Many customers approached us in the last year inquiring about I3C, its benefits and market adoption. The I3C benefits compared to other Sensor interfaces used today, such as I2C and SPI are clear. There are many sensor interfaces which cause unnecessary fragmentation, and are not optimized for system power efficiently for communication with sensors. These drawbacks limit applications and scalability for usage of sensors in mobile, IoT, embedded, automotive environments.
Microsoft shared some interesting details about their 28nm SoC design targeting augmented reality headset. Well, that is not just a processor, it’s custom vision processor which Microsoft calls HoloLens Processing Unit (HPU) as it is specifically targeting the augmented (possibly also virtual) reality needs. It is very interesting to see the computing power that was implemented on the chip to accommodate the imaging algorithms that used. The interfaces used on this chip are referenced as PCIe, DDR and MIPI. As the HPU uses several camera interfaces, depth and motion sensor for image identification and processing, recognizing gestures it’s clear that MIPI Camera and Display interfaces are probably used extensively. As per the die plot provided, the MIPI interfaces take a very small area of the processor compared to the computing blocks that are dominant utilizing 24 cores.
As electronics become smarter, require less human intervention, the machines around us are capable of doing more, making decisions based on environment and conditions. To facilitate that more sensors are used in electronics devices, it is common to see >12 sensors in latest smartphones used in the market, but this smarter device trend goes beyond mobile to markets such as consumer, industrial and automotive.
UFS is gaining momentum with more phones such as Samsung Galaxy S6 and LG G5, and potentially more phones are coming to the market in 2nd half of 2016 with UFS memory on board. The performance improvements from the mainstream, mature eMMC allows SoCs targeting high end phones a way to differentiate and provide a much better user experience.
I just came back from the MIPI alliance face-to-face meeting last week that was engaging and interesting.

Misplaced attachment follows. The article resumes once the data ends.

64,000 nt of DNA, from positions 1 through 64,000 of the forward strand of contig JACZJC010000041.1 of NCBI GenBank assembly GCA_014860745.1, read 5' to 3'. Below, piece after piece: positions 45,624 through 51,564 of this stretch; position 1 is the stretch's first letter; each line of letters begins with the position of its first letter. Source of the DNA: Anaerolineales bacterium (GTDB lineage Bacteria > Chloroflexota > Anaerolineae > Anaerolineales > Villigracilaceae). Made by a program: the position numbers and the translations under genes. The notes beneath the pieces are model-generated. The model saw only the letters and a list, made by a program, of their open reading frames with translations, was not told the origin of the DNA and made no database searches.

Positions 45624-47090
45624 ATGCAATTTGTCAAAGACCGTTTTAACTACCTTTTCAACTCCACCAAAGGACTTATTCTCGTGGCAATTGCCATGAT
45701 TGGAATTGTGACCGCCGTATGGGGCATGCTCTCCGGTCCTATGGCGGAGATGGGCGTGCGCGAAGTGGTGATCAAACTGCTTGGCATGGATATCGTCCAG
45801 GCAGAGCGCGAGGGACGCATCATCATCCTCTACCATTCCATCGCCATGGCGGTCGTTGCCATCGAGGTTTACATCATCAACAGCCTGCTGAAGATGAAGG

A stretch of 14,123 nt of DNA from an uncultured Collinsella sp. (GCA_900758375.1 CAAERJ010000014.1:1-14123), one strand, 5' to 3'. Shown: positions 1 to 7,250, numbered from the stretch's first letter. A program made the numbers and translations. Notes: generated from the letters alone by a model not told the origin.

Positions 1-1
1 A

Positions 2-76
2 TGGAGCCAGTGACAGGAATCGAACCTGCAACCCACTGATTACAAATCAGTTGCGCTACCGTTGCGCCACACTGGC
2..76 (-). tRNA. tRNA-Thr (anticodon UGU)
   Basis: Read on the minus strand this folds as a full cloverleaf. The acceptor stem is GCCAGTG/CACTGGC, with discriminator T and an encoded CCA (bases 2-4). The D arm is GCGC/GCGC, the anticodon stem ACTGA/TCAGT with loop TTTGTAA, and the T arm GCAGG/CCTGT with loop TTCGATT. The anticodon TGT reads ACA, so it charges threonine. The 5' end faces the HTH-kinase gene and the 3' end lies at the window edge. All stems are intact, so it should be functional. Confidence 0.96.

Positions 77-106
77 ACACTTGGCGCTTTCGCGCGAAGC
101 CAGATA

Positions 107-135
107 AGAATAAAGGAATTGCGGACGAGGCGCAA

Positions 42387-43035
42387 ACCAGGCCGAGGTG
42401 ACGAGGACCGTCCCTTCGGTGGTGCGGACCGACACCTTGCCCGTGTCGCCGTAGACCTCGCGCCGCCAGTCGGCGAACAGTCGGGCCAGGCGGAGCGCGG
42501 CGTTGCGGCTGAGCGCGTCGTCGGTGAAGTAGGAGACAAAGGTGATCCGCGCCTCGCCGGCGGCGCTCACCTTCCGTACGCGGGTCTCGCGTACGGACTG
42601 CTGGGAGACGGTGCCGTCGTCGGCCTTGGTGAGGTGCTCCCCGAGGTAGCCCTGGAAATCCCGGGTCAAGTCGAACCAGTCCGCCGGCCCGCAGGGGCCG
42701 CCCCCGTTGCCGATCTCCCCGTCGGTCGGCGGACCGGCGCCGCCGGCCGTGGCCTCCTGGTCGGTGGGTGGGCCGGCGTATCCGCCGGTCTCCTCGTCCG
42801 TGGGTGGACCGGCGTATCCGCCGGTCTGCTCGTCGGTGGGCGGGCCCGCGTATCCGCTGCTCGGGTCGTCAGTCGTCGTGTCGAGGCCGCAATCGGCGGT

In the last post I asked what is MIPI Alliance’s most popular specification in terms of adoption as of today.
Posted in Application processor, Baseband processor, Camera, CSI, D-PHY, DigRF, Display, DSI, Image signal processor, LLI, M-PHY, MIPI alliance, Mobile PCIe, RFFE, RFIC, SLIMbus, Smartphone, SoC, SSIC, Storage, Tablet, UFS, Unipro |
I got several inquiries about adoption rate of physical layers across the mobile and adjacent industries after posting the video showing D-PHY v1.2 silicon on 16nm I realize that it’s debatable if it’s fair to compare one spec vs the other. However, I would like to note that de-facto standard has a lot of weight and it is what sets it apart compared to other potential specifications which only a few vendors select. Once a certain standard is well adopted across the industry, it establishes an entrenched position and cannot be replaced instantly. Any potential replacement standard need to take into consideration backwards compatibility to ensure vendor’s investment in the de-facto standard continues to bear fruits. It requires a phased approach towards replacing a successful standard and it’ll only be possible if the replacement standard has proven benefits compared to the de-facto standard and that the transition period is not long and not painful.
JEDEC UFS is an Accredited Standard, developed and adopted through an open consensus process, under the guidelines of JEDEC. The power of having a standard is that the industry has recognized a useful way to implement things both technically and economically, and through the procedure governed by the standard body (JEDEC for example) enable vendors to develop standard-compliant products and encourage a robust, interoperable eco-system. Standards reduce time to market benefiting the industry and end consumers as technical needs are met and cost goes down with increased maturity.
In my last post I was discussing how to reduce display data transmission using Display Compression technology. Reducing transmitted traffic while supporting a higher link rate allows to reduce pin count, power consumption and area (cost) of implementation. In the Oct’15 MIPI Face-to-face meeting we (Synopsys) showed the Industry’s first DPHY v1.2 operating at 2.5Gbps/lane with 16nm silicon running at 2.5Gbps. We used a setup that had two D-PHY testchip boards, one D-PHY acting as Rx and another D-PHY acting as Tx connecting to test equipment to provide stimulus and capture the results.